1024 key with 2048 subkey: how affected?
Robert J. Hansen
rjh at sixdemonbag.org
Sun Jan 22 05:02:52 CET 2012
On 1/20/2012 3:15 PM, Chris Poole wrote:
> Since it's now recommended (to my knowledge) to use 2048-bit keys and
> above, how does having a 1024-bit keypair affect me?
It depends entirely on what you're doing with it. Breaking a 1024-bit
key is within the realm of possibility for a ridiculously well-funded
adversary. It hasn't been publicly demonstrated yet, but it's a matter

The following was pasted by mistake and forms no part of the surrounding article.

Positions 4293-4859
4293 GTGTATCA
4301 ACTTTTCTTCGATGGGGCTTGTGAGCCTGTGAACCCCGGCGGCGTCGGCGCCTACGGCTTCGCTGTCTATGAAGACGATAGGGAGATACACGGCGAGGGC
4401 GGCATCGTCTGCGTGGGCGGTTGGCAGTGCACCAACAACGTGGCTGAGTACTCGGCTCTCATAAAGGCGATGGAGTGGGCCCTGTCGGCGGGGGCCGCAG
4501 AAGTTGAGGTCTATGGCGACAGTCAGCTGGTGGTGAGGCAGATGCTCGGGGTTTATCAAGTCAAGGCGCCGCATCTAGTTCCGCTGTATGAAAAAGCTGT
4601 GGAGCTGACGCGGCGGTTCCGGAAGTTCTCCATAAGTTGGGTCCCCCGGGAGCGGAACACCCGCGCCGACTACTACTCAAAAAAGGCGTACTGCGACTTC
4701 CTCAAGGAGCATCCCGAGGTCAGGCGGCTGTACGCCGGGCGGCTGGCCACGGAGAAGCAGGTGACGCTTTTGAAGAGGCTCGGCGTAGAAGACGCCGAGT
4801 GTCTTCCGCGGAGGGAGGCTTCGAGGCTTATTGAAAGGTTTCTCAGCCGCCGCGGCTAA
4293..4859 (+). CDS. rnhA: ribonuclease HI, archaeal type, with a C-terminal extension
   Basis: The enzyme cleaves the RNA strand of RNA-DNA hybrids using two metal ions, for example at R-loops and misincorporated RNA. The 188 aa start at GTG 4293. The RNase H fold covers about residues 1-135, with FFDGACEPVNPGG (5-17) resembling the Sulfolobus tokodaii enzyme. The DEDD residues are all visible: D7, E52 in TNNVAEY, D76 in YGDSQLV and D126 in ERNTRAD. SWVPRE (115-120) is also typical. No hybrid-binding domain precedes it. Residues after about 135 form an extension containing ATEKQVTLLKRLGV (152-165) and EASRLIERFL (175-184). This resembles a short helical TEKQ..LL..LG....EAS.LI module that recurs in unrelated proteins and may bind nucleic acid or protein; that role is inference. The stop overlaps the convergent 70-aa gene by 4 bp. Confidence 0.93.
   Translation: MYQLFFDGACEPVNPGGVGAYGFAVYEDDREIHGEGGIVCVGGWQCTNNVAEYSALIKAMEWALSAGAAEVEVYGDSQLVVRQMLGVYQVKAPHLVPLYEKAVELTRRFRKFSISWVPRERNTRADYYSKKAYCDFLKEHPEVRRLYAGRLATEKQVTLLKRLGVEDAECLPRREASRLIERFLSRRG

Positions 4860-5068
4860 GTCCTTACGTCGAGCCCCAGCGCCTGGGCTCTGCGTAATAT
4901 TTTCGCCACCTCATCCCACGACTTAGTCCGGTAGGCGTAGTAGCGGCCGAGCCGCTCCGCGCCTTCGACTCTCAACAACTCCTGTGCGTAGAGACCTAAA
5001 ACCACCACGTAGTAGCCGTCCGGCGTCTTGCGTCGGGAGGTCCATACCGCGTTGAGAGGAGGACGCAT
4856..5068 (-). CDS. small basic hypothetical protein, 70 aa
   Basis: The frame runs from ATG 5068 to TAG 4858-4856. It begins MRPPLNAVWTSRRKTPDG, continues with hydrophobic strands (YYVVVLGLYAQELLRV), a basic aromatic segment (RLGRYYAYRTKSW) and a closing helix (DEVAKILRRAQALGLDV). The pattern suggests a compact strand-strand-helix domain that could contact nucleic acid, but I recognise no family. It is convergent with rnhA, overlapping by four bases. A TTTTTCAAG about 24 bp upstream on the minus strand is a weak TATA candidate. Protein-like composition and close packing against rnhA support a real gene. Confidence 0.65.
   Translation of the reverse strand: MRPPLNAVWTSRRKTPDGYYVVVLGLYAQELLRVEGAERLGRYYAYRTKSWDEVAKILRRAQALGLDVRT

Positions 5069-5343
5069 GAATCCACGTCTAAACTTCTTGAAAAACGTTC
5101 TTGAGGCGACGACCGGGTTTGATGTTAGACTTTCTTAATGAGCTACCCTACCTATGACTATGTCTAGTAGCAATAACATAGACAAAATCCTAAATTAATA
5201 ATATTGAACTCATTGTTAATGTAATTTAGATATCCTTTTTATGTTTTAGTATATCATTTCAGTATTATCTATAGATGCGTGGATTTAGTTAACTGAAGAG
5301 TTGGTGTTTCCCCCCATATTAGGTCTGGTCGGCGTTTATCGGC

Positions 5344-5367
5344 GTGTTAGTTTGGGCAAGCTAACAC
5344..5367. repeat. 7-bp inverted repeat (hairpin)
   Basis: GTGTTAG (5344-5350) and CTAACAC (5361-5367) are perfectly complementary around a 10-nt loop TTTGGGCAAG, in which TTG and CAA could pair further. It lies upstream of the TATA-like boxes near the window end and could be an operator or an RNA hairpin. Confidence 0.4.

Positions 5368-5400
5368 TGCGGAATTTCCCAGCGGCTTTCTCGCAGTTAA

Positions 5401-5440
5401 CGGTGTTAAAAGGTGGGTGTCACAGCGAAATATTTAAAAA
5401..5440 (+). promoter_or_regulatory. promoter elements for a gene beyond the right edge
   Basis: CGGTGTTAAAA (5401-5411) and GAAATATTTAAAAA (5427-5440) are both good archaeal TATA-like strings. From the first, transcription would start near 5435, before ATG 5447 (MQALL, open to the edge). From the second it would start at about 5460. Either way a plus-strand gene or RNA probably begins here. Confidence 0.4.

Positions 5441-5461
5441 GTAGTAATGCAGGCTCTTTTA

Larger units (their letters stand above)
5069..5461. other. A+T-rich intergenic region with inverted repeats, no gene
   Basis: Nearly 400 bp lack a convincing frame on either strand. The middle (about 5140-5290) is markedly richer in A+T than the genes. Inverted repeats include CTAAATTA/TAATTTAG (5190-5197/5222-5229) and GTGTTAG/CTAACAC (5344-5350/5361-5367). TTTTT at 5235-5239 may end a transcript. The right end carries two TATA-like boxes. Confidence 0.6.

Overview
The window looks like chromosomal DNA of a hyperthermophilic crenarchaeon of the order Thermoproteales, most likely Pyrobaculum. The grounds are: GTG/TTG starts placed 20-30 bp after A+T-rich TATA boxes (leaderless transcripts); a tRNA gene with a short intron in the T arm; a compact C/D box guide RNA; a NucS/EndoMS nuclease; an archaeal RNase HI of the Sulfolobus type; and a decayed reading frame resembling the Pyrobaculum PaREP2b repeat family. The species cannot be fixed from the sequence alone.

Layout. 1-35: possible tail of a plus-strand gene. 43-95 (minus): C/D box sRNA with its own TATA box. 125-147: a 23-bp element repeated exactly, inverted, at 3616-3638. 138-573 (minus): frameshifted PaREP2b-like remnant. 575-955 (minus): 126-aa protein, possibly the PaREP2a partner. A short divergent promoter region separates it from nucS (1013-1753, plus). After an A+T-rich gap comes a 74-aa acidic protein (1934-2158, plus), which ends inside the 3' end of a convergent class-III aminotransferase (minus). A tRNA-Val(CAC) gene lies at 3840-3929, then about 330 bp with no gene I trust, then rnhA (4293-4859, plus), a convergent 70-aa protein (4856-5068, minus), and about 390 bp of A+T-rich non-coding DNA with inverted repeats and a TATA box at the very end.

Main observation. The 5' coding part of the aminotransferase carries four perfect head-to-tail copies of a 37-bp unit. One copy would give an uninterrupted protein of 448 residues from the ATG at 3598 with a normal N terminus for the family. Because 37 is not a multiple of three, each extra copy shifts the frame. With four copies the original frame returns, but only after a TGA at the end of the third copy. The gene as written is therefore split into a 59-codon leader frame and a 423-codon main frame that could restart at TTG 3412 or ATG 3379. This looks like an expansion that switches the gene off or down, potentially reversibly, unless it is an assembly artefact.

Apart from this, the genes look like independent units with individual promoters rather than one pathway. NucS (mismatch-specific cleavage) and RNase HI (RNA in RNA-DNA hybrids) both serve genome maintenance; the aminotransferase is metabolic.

Over a decade ago, the state of the art was to break a 56-bit keyspace
in under 24 hours for $250,000. A 1024-bit key has about an 80-bit
keyspace, which is a factor of 16 million larger. Given the advances in
supercomputing in the last decade it is reasonable to believe 1024-bit
keys are either breakable now or will be in the near future, but only at
If I was signing nuclear weapon authorization codes, I would not trust
1024-bit DSA. Nor would I trust it if I was signing a 30-year mortgage.
On the other hand, for most normal email usage 1024-bit crypto is still
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